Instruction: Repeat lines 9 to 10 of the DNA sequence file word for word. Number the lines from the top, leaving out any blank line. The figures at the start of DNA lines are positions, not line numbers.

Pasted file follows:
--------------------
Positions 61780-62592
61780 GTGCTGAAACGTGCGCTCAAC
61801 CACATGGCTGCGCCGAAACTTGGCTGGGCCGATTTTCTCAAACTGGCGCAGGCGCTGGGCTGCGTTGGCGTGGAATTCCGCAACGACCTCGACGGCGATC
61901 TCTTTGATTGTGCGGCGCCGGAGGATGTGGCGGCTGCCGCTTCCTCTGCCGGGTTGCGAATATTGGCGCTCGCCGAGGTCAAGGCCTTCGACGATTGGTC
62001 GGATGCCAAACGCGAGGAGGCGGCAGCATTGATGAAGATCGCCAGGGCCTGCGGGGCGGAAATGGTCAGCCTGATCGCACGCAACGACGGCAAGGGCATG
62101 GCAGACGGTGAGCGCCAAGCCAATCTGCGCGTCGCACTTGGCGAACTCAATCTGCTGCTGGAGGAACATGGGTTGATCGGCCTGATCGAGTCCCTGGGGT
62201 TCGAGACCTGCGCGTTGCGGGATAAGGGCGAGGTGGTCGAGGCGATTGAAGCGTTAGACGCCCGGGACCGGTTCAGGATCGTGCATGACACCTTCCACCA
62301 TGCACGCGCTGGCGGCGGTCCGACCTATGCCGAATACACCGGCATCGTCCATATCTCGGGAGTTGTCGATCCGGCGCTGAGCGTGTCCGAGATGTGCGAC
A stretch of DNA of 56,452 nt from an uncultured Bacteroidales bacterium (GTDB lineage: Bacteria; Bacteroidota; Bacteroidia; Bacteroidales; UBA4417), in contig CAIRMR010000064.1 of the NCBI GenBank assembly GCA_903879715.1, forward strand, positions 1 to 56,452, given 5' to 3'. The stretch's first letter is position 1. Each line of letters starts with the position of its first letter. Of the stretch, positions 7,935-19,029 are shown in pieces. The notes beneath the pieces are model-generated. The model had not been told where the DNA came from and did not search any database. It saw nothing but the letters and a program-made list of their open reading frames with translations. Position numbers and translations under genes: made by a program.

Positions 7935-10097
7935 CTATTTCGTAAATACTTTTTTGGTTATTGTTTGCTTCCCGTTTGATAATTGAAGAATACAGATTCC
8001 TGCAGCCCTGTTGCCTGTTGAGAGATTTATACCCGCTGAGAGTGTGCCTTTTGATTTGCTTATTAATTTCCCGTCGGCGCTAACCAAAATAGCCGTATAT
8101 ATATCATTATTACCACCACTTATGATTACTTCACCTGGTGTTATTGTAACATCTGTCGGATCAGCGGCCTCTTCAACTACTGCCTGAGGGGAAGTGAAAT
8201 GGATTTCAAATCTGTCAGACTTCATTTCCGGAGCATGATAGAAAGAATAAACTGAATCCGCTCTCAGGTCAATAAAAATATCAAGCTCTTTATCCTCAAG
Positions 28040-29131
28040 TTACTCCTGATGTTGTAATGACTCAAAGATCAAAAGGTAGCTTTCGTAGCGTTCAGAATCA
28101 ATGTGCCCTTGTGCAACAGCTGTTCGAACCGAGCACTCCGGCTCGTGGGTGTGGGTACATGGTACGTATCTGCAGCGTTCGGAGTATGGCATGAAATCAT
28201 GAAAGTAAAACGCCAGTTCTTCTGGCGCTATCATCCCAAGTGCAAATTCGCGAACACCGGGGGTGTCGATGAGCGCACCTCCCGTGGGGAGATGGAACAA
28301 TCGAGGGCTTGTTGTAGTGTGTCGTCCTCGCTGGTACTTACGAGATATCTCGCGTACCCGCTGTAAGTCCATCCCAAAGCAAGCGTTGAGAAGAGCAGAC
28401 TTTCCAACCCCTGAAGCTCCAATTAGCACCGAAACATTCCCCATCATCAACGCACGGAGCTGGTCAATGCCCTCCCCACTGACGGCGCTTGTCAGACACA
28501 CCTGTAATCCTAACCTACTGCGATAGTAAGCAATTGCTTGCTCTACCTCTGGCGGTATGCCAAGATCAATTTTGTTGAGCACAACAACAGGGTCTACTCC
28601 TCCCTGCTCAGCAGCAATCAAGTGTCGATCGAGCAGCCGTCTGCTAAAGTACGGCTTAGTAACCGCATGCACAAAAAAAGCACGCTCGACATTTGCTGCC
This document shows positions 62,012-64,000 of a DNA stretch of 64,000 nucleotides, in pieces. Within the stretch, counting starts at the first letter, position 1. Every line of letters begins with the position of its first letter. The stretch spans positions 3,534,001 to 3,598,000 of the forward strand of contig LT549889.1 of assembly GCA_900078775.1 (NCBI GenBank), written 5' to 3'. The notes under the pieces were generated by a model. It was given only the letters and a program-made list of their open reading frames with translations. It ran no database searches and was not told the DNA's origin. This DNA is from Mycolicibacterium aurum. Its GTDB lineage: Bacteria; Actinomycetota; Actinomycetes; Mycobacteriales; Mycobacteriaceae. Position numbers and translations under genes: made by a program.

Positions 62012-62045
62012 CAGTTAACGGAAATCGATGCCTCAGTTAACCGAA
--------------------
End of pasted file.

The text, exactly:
A stretch of DNA of 56,452 nt from an uncultured Bacteroidales bacterium (GTDB lineage: Bacteria; Bacteroidota; Bacteroidia; Bacteroidales; UBA4417), in contig CAIRMR010000064.1 of the NCBI GenBank assembly GCA_903879715.1, forward strand, positions 1 to 56,452, given 5' to 3'. The stretch's first letter is position 1. Each line of letters starts with the position of its first letter. Of the stretch, positions 7,935-19,029 are shown in pieces. The notes beneath the pieces are model-generated. The model had not been told where the DNA came from and did not search any database. It saw nothing but the letters and a program-made list of their open reading frames with translations. Position numbers and translations under genes: made by a program.

Positions 7935-10097